Between grants and tax incentives, college is free to those who want it.
Elected Democrats and their technocrat allies want to create free college programs and cancel all student loan debt. There is just one problem: College is already free.
This is not a flippant remark. It is a reality ignored by cultural elitists eager to leverage their elevated platform for personal government bailouts.
Despite hefty sticker prices, students seldom spend tens of thousands of dollars on required institutional expenses. Most students receive grant aid from federal, state, and local governments. Colleges themselves usually discount their sticker price by offering students scholarships.
Taken together, the average net tuition and fee price paid by in-state students enrolled full-time in public baccalaureate-degree granting institutions is a manageable $3,250 a year.
Students do not necessarily need to cover those remaining expenses out-of-pocket. There are two federal tax incentives that cut college costs even further and make postsecondary education effectively free for students. The first option students have is to avoid debt entirely by working for an entity with a tuition assistance program. The second involves financing college with debt and then getting a job with a business that offers student loan repayment assistance.
Private sector companies can offer every employee up to $5,250 annually toward the eligible education expenses without either party paying a tax on the benefit. The $5,250 limit is more than enough considering the average student loan holder borrowers $30,000 for their education and pays roughly $3,800 a year on a standard 10-year repayment schedule.
Organizations have good reason to start these programs. They want to recruit the best and brightest people to join their team. A 2019 report by the Society for Human Resource Management found more than half of employers offer tuition assistance programs for their workers.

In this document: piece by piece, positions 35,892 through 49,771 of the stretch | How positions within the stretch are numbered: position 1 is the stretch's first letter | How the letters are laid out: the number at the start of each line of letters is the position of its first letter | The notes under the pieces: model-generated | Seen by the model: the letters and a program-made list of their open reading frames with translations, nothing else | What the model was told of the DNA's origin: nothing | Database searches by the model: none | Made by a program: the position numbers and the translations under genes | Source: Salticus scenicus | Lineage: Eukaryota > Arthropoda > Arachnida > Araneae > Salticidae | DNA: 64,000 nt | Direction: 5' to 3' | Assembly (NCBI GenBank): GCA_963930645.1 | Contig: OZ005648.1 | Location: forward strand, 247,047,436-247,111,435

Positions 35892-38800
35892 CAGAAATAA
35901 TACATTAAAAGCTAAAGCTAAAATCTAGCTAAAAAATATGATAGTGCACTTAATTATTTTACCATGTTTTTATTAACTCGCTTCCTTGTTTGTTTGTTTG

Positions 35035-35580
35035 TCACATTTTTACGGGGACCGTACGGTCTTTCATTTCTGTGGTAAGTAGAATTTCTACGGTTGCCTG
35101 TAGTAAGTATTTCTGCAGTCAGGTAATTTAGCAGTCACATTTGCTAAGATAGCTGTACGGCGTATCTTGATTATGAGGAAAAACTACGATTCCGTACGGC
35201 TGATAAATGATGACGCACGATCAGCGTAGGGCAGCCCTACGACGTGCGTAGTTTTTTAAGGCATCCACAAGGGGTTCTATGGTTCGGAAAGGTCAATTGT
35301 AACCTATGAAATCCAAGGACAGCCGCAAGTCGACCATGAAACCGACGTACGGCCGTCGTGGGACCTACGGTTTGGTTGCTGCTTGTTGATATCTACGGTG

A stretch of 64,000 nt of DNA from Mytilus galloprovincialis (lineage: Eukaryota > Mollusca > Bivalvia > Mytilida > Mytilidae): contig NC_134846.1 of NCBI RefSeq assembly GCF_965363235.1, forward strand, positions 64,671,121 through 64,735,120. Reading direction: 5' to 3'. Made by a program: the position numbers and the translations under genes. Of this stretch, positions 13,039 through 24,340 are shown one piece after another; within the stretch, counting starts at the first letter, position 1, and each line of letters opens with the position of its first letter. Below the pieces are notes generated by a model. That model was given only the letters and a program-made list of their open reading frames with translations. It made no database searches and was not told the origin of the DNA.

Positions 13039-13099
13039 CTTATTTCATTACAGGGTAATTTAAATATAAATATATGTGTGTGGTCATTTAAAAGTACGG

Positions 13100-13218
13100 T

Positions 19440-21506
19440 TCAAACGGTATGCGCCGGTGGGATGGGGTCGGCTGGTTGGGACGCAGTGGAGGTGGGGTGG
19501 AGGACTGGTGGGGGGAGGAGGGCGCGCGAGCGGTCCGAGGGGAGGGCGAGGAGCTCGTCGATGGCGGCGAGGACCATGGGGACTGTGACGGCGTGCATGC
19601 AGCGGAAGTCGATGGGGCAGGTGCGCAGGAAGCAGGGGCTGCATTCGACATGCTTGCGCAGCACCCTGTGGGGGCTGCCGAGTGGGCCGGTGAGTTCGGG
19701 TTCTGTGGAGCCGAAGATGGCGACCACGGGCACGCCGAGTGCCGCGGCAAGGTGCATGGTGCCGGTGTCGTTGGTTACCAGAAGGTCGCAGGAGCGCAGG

But only one in 10 companies had a similar student loan program. That’s because incentives matter. In 2019, there was no similar tax exemption for employer-made student loan payments.
Congress answered the call. In 2020, the Coronavirus Aid, Relief, and Economic Security Act expanded the Internal Revenue Code so both tuition assistance and student loan payments are tax-exempt. The Consolidated Appropriations Act of 2021 extended this tax incentive through 2025.
Congress gave entrepreneurial companies the certainty they needed to develop their own unique benefit systems. Now it is time for the private sector to step up and offer these services. It is a win-win situation. Employees gain additional skills, and employers become more productive.
These tax incentives are designed for deserving families. Promises of tuition-free college may sound nice to out-of-touch elitists, but low-income students cannot afford to quit work and go to school full-time. Democrats proposals do nothing for the families who depend on the prospective student’s paycheck.
The existing tax code empowers students to work, learn and climb the socio-economic ladder without fear of crippling debt. That’s why these tax-free employer-provided benefits are so crucial and why I am eager to see more businesses offer them.
The pandemic hit Americans hard. Congress acted quickly to strengthen the tax code to shield past and future students from burdensome college costs, help businesses recruit and retain employees, and spur economic growth.
There is no need for gimmicky, wasteful and bureaucratic “build back better” initiatives. Further federal interference is counterproductive. It is time to trust American ingenuity.
• Virginia Foxx, a Republican U.S. representative from North Carolina, is the ranking member of the House Education and Labor Committee and also serves on the House Oversight and Reform Committee.
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